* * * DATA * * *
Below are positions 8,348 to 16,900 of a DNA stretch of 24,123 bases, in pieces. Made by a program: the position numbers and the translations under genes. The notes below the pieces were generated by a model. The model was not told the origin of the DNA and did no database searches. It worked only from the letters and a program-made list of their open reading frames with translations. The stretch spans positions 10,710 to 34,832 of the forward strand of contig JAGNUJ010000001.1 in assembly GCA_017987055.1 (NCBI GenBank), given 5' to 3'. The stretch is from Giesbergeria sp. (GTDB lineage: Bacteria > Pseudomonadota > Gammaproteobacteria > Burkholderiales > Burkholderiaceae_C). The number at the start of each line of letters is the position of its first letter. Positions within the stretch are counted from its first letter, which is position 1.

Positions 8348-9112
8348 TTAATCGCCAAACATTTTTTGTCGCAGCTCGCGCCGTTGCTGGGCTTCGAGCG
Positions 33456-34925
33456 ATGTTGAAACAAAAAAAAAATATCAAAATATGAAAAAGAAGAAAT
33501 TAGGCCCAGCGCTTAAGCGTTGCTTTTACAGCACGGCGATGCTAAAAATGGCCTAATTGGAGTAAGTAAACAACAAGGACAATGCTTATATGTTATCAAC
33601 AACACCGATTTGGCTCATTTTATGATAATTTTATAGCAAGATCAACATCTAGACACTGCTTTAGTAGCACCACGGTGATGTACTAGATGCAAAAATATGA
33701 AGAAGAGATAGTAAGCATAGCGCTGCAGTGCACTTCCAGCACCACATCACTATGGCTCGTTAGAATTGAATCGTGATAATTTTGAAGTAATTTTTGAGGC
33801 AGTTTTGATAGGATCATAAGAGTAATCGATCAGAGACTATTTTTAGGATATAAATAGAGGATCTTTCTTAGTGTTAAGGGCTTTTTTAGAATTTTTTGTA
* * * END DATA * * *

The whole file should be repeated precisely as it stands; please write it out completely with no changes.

Below are positions 8,348 to 16,900 of a DNA stretch of 24,123 bases, in pieces. Made by a program: the position numbers and the translations under genes. The notes below the pieces were generated by a model. The model was not told the origin of the DNA and did no database searches. It worked only from the letters and a program-made list of their open reading frames with translations. The stretch spans positions 10,710 to 34,832 of the forward strand of contig JAGNUJ010000001.1 in assembly GCA_017987055.1 (NCBI GenBank), given 5' to 3'. The stretch is from Giesbergeria sp. (GTDB lineage: Bacteria > Pseudomonadota > Gammaproteobacteria > Burkholderiales > Burkholderiaceae_C). The number at the start of each line of letters is the position of its first letter. Positions within the stretch are counted from its first letter, which is position 1.

Positions 8348-9112
8348 TTAATCGCCAAACATTTTTTGTCGCAGCTCGCGCCGTTGCTGGGCTTCGAGCG
Positions 33456-34925
33456 ATGTTGAAACAAAAAAAAAATATCAAAATATGAAAAAGAAGAAAT
33501 TAGGCCCAGCGCTTAAGCGTTGCTTTTACAGCACGGCGATGCTAAAAATGGCCTAATTGGAGTAAGTAAACAACAAGGACAATGCTTATATGTTATCAAC
33601 AACACCGATTTGGCTCATTTTATGATAATTTTATAGCAAGATCAACATCTAGACACTGCTTTAGTAGCACCACGGTGATGTACTAGATGCAAAAATATGA
33701 AGAAGAGATAGTAAGCATAGCGCTGCAGTGCACTTCCAGCACCACATCACTATGGCTCGTTAGAATTGAATCGTGATAATTTTGAAGTAATTTTTGAGGC
33801 AGTTTTGATAGGATCATAAGAGTAATCGATCAGAGACTATTTTTAGGATATAAATAGAGGATCTTTCTTAGTGTTAAGGGCTTTTTTAGAATTTTTTGTA